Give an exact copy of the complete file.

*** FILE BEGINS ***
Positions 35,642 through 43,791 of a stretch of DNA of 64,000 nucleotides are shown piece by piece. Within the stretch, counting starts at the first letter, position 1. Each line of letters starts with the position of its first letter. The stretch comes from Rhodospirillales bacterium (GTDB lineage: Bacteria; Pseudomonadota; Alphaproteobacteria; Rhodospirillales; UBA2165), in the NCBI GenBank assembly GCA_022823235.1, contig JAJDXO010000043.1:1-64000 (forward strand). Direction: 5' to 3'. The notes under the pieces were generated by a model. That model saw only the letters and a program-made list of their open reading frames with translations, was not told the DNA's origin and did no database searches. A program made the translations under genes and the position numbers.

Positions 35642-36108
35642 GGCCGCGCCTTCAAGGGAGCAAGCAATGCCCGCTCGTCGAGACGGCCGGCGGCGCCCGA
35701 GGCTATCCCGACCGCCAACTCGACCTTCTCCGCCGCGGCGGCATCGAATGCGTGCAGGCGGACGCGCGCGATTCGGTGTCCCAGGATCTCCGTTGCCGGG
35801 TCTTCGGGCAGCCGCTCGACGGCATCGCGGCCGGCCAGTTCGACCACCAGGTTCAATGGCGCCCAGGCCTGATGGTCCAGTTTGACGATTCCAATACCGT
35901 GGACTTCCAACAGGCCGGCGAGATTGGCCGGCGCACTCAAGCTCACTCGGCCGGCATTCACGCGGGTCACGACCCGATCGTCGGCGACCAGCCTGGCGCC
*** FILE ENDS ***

Positions 35,642 through 43,791 of a stretch of DNA of 64,000 nucleotides are shown piece by piece. Within the stretch, counting starts at the first letter, position 1. Each line of letters starts with the position of its first letter. The stretch comes from Rhodospirillales bacterium (GTDB lineage: Bacteria; Pseudomonadota; Alphaproteobacteria; Rhodospirillales; UBA2165), in the NCBI GenBank assembly GCA_022823235.1, contig JAJDXO010000043.1:1-64000 (forward strand). Direction: 5' to 3'. The notes under the pieces were generated by a model. That model saw only the letters and a program-made list of their open reading frames with translations, was not told the DNA's origin and did no database searches. A program made the translations under genes and the position numbers.

Positions 35642-36108
35642 GGCCGCGCCTTCAAGGGAGCAAGCAATGCCCGCTCGTCGAGACGGCCGGCGGCGCCCGA
35701 GGCTATCCCGACCGCCAACTCGACCTTCTCCGCCGCGGCGGCATCGAATGCGTGCAGGCGGACGCGCGCGATTCGGTGTCCCAGGATCTCCGTTGCCGGG
35801 TCTTCGGGCAGCCGCTCGACGGCATCGCGGCCGGCCAGTTCGACCACCAGGTTCAATGGCGCCCAGGCCTGATGGTCCAGTTTGACGATTCCAATACCGT
35901 GGACTTCCAACAGGCCGGCGAGATTGGCCGGCGCACTCAAGCTCACTCGGCCGGCATTCACGCGGGTCACGACCCGATCGTCGGCGACCAGCCTGGCGCC